Learning Convolutional Action Primitives
for Fine-grained Action Recognition
Fine-grained action recognition is important for many applications of human-robot interaction, automated skill assessment, and surveillance. The goal is to segment and classify all actions occurring in a time series sequence. While recent recognition methods have shown strong performance in robotics applications, they often require hand-crafted features, use large amounts of domain knowledge, or employ overly simplistic representations of how objects change throughout an action. In this paper we present the Latent Convolutional Skip Chain Conditional Random Field (LC-SC-CRF). This time series model learns a set of interpretable and composable action primitives from sensor data. We apply our model to cooking tasks using accelerometer data from the University of Dundee 50 Salads dataset and to robotic surgery training tasks using robot kinematic data from the JHU-ISI Gesture and Skill Assessment Working Set (JIGSAWS). Our performance on 50 Salads and JIGSAWS are 18.0% and 5.3% higher than the state of the art, respectively. This model performs well without requiring hand-crafted features or intricate domain knowledge.
Example images from the 50 Salads and JIGSAWS datasets. Below each image is the sequence of actions over time and a visualization of the corresponding sensor signals. We see that each filter tends to model the transition between actions or different styles for performing an action.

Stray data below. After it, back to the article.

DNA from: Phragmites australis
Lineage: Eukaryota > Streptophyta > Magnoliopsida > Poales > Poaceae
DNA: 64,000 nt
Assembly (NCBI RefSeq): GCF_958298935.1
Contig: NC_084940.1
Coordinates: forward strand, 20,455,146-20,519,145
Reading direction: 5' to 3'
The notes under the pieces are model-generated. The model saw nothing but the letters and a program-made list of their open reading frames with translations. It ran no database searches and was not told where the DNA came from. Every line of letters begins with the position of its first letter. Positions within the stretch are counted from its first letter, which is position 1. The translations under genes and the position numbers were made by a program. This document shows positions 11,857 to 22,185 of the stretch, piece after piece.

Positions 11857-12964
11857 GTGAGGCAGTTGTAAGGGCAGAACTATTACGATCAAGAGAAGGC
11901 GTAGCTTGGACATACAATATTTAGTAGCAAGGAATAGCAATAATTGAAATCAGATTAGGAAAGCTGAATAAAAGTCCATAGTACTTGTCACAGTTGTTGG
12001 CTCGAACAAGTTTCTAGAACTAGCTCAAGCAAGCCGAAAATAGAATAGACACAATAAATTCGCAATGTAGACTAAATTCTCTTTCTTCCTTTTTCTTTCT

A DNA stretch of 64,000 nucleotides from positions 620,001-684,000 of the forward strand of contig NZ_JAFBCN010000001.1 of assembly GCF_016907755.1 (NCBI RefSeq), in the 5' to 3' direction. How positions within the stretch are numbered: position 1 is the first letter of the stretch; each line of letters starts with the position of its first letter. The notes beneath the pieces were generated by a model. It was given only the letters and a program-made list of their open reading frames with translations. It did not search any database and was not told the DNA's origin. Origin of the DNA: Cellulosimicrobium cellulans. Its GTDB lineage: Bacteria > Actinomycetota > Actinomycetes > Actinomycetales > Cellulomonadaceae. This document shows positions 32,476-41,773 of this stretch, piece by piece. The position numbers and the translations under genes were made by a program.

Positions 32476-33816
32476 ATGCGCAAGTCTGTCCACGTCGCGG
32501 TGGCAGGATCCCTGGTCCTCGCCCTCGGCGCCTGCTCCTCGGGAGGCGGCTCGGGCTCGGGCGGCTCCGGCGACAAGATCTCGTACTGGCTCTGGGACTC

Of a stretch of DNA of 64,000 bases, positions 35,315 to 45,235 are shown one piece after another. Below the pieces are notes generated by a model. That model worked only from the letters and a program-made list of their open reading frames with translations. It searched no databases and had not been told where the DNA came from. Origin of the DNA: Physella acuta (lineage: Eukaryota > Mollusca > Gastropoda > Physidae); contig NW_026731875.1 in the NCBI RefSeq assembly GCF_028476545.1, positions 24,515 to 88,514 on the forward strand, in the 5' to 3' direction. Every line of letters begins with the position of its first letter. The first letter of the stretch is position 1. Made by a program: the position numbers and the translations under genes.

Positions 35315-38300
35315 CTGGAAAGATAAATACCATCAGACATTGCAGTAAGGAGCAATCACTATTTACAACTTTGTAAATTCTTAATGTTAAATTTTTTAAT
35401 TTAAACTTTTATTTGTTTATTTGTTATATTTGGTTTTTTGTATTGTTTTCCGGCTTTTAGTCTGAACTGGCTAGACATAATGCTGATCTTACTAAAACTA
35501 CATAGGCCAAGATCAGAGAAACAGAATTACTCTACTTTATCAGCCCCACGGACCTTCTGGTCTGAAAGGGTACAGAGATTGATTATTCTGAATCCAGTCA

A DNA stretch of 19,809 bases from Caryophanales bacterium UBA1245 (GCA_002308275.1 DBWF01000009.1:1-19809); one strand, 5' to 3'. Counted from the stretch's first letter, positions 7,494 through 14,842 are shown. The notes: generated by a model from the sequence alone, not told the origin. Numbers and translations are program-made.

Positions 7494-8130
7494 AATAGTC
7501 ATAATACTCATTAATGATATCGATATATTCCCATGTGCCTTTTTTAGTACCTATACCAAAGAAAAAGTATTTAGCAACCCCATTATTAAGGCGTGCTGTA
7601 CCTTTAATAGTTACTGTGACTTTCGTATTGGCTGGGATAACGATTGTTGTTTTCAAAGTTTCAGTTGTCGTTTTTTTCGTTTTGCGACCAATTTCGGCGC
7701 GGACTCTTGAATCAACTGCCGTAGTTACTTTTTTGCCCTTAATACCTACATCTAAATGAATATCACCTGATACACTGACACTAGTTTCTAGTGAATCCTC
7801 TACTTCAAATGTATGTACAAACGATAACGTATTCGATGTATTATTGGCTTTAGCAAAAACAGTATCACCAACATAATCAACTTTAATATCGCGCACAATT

At a Glance
Our Conditional Random Field model learns convolutional action primitives, action co-occurances, and temporal priors. For details see our ICRA paper below.
There are a set of action primitives for every action class which are learned discriminatively. Due to the model formulation, the learned primitives are relatively interpretable. Each filter below corresponds to one primitive. The X axis is time (e.g. over 5 seconds) and the Y axis represents sensor values. For 50 Salads we use accelerometers attached to 10 objects and for JIGSAWS we use the position, velocity, and gripper state for each arm of a DaVinci robot.
- Learning Convolutional Action Primitives for Fine-grained Action Recognition. Colin Lea, Rene Vidal, Gregory D. Hager. ICRA 2016.
- An Improved Model for Segmentation and Recognition of Fine Grained Activities with Application to Surgical Training Tasks. Colin Lea, Gregory D. Hager, Rene Vidal. WACV 2015.
- Using Vision to Improve Activity Recognition for Surgical Training Tasks. Colin Lea, Gregory D. Hager, Rene Vidal. IROS Workshop on The Role of Human Sensorimotor Control in Surgical Robotics 2014.